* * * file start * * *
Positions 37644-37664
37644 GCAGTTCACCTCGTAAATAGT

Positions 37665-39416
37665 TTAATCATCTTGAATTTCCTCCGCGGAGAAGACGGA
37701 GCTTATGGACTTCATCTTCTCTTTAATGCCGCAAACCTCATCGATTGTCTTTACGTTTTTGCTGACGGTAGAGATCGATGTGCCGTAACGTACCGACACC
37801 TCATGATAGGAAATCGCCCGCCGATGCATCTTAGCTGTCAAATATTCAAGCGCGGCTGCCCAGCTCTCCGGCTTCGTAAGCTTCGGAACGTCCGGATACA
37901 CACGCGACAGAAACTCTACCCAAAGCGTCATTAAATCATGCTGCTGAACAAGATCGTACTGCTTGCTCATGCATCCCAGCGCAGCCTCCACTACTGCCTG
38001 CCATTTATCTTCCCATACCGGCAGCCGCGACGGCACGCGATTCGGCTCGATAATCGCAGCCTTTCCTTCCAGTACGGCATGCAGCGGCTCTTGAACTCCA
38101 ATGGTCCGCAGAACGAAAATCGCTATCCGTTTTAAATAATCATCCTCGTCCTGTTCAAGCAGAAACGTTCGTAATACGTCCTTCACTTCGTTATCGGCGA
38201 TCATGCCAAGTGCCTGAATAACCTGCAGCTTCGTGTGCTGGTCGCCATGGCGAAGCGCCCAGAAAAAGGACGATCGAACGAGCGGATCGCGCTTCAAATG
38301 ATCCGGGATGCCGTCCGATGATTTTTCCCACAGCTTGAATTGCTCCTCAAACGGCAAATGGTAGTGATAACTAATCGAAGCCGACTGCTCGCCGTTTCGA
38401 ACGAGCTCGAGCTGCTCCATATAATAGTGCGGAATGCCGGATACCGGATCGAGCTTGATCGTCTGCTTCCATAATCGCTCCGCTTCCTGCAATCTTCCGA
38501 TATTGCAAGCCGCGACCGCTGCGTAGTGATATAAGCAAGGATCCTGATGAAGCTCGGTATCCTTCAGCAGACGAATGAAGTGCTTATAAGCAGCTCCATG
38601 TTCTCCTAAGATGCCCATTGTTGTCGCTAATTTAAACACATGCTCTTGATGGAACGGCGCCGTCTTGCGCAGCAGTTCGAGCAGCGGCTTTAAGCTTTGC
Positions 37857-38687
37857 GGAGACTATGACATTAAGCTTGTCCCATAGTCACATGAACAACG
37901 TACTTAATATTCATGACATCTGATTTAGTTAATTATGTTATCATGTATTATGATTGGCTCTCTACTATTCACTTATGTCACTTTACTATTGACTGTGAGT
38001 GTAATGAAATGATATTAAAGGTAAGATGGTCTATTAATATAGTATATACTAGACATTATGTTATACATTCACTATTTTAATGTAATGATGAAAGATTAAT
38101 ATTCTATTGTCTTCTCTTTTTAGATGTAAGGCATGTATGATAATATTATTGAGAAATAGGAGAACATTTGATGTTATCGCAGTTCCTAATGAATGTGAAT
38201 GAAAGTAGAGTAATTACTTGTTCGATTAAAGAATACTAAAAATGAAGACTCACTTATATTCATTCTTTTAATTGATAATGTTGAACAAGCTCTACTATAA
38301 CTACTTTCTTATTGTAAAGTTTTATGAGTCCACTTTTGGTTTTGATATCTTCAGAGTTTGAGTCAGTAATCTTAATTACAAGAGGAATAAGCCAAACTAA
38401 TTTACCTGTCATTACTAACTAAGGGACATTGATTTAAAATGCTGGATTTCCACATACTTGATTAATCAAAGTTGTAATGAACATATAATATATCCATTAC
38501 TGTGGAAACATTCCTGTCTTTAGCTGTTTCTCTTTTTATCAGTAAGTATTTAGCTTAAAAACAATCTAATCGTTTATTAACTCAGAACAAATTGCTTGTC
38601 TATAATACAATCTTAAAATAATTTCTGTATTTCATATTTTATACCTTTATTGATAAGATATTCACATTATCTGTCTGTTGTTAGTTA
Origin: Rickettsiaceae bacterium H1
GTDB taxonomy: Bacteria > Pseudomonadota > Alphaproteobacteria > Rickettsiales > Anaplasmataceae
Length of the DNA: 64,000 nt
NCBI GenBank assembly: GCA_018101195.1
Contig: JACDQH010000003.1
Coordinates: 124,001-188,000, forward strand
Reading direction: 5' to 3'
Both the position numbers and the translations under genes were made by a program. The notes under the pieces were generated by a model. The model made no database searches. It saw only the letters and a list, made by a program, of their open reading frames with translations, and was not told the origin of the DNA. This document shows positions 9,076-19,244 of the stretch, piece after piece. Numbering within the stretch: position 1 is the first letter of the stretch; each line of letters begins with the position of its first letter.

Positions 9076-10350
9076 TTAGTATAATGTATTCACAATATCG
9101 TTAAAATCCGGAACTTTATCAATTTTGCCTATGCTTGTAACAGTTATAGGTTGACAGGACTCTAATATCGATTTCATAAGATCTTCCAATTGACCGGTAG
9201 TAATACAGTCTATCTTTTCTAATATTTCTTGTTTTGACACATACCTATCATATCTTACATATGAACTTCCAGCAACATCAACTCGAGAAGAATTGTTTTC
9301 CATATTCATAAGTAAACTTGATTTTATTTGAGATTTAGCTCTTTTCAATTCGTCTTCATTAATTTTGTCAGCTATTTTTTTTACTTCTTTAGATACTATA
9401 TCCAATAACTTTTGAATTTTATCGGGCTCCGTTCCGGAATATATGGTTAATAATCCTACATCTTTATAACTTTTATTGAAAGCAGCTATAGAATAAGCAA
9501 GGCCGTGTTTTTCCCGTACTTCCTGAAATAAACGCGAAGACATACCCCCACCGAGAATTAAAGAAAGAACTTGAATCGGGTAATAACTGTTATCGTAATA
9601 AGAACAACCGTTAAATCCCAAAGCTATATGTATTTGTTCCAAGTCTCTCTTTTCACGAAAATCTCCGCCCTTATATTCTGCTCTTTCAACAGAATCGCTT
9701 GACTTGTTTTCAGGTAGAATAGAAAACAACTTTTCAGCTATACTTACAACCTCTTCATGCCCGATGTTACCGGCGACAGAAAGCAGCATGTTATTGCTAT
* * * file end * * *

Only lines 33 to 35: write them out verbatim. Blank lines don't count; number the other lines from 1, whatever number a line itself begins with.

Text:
Positions 9076-10350
9076 TTAGTATAATGTATTCACAATATCG
9101 TTAAAATCCGGAACTTTATCAATTTTGCCTATGCTTGTAACAGTTATAGGTTGACAGGACTCTAATATCGATTTCATAAGATCTTCCAATTGACCGGTAG